Mid 17th C. tables are very similar to chairs of the period as construction is a basic 4-leg support.
Construction consists of a deal carcass with olive wood veneer. Towards the later 17th century tables on chestnut appear with curved leg supports.
Some example of red deal tables that have appeared on the market over the years revive the debate as to whether the tables have been stripped of their veneer and restored to natural wood.
The crossed understretcher is always present in long tables. Above right: The apron below the front drawer is missing.
The later half of the 17th century sees examples of tables in carved wood supporting thick marble. The curved legs replace the straight leg, eventually to become the 18th century cabriole.
A walnut table with a carved shell on a double serpentine front panel of an extraordinarily length, ca 1720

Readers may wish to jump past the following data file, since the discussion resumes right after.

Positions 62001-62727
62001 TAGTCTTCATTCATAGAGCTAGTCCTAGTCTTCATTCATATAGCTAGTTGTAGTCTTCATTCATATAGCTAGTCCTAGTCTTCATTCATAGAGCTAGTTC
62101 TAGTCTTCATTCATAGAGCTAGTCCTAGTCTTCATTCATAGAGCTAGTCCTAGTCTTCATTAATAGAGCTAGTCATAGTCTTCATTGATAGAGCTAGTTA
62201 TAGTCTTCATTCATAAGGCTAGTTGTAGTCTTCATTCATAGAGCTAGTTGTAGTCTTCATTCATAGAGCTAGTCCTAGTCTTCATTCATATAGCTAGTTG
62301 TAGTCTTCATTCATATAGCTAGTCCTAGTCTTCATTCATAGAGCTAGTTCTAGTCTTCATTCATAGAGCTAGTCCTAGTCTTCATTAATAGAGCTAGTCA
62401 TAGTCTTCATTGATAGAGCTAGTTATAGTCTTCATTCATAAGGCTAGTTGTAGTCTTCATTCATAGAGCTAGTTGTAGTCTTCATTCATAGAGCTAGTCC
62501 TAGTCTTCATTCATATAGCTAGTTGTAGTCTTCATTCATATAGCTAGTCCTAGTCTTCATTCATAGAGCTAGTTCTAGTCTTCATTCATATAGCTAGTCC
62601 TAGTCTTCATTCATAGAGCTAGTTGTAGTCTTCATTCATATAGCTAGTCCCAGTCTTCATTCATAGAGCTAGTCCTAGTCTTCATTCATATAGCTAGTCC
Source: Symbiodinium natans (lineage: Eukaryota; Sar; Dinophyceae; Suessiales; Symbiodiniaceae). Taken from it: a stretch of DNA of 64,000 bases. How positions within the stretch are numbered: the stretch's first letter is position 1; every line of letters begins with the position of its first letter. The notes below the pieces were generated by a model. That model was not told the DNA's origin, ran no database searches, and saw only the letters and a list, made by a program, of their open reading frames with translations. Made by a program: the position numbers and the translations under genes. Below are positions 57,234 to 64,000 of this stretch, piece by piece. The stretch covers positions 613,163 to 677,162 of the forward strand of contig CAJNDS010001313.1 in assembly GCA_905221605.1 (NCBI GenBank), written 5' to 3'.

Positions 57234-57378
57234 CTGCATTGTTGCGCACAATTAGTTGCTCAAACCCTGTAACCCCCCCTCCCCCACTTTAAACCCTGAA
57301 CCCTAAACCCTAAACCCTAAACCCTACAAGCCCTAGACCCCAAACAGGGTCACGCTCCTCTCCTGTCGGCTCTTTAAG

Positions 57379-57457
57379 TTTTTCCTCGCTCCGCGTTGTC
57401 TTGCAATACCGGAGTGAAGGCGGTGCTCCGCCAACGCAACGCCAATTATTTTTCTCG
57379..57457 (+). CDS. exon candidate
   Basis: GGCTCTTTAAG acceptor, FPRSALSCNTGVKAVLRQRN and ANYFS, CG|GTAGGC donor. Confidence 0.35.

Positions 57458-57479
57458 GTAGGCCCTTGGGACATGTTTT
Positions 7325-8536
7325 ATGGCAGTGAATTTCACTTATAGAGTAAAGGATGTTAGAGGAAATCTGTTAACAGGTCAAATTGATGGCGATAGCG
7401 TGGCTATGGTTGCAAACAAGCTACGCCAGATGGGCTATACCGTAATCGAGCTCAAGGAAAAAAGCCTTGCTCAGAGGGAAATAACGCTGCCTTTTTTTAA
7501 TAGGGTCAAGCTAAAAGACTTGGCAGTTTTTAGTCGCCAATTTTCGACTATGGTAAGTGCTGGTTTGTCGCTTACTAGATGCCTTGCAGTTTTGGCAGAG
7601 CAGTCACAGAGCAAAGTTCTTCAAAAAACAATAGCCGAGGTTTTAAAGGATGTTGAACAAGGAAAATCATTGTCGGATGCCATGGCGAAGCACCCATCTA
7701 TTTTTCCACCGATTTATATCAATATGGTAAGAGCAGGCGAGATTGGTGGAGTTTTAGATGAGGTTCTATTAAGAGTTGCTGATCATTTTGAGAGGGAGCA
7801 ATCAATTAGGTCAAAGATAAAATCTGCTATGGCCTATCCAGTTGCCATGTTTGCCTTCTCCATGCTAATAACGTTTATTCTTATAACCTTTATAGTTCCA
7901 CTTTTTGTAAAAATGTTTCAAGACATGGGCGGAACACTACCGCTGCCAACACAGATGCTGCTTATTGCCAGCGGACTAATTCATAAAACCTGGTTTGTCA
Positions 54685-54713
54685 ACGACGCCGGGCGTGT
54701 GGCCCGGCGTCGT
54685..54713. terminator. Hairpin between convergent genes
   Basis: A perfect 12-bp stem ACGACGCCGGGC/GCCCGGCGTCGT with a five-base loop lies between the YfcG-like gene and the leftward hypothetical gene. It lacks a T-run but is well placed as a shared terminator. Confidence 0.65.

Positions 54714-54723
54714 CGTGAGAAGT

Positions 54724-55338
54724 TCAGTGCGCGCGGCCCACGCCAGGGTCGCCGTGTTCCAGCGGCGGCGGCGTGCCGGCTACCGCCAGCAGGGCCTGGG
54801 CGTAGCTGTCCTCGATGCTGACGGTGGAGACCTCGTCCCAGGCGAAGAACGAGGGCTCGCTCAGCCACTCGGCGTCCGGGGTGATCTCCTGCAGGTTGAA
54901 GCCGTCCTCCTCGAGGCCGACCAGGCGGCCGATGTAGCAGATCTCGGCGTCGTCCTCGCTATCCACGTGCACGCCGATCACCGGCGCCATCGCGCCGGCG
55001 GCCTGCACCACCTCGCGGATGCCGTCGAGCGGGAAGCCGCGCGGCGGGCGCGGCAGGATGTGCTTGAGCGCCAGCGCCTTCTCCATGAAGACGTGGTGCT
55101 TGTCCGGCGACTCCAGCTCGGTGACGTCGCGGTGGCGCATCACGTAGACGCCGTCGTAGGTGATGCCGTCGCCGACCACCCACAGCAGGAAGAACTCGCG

Marble top tables, 1700-1740
2 Examples of wood top tables, 1720-1750
A fine serpentine table, ca 1750, veneered in olive wood with string inlay and oval medallions. The cabriole leg ending in hoof feet.
Marble topped tables, 1720-1760.
Painted and gilted side tables, 19th century; the decoration following in the traditional decoration used prominently on wall clocks and abundantly on corner cabinets.
A rare olivewood veneered side table with deep drawer, in the Beidermeier style, ca 1820.
Desks in walnut veneer, mid 18th century .
Desk in walnut veneer, mid 18th century .